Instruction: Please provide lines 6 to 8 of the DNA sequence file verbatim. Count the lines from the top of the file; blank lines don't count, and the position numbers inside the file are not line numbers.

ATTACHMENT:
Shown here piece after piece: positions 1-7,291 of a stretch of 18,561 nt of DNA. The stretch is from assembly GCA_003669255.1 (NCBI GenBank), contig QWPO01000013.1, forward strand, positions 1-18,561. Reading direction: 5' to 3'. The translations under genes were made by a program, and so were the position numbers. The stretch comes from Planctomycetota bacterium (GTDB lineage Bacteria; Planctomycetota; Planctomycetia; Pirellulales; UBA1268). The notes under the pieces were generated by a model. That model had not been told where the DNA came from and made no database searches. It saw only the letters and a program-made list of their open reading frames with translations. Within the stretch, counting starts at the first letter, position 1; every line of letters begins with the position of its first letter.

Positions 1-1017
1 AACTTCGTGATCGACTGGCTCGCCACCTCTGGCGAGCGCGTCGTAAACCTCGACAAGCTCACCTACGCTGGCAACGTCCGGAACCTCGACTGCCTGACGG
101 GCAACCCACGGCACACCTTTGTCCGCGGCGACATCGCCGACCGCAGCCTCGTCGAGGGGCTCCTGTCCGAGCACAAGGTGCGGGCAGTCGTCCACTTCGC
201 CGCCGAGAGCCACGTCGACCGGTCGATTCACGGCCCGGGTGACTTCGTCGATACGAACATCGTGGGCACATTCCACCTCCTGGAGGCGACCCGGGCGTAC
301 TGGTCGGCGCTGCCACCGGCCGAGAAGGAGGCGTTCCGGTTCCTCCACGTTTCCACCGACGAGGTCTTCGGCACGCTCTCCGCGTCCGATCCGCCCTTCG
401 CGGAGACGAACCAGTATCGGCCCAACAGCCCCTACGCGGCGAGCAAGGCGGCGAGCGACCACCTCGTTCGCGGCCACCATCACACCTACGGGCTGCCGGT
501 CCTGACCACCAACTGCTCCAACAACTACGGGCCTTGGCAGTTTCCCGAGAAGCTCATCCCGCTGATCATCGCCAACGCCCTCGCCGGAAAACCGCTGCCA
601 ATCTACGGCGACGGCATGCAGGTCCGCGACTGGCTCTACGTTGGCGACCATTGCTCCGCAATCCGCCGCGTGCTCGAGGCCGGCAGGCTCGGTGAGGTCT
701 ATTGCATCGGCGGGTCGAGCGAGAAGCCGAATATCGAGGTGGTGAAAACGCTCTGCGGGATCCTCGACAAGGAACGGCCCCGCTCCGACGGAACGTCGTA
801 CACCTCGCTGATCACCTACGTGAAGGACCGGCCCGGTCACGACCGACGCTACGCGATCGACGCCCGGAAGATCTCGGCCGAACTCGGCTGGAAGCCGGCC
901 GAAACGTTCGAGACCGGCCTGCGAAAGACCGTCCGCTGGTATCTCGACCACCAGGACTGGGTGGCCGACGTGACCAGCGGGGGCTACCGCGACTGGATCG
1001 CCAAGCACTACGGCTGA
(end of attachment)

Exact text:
301 TGGTCGGCGCTGCCACCGGCCGAGAAGGAGGCGTTCCGGTTCCTCCACGTTTCCACCGACGAGGTCTTCGGCACGCTCTCCGCGTCCGATCCGCCCTTCG
401 CGGAGACGAACCAGTATCGGCCCAACAGCCCCTACGCGGCGAGCAAGGCGGCGAGCGACCACCTCGTTCGCGGCCACCATCACACCTACGGGCTGCCGGT
501 CCTGACCACCAACTGCTCCAACAACTACGGGCCTTGGCAGTTTCCCGAGAAGCTCATCCCGCTGATCATCGCCAACGCCCTCGCCGGAAAACCGCTGCCA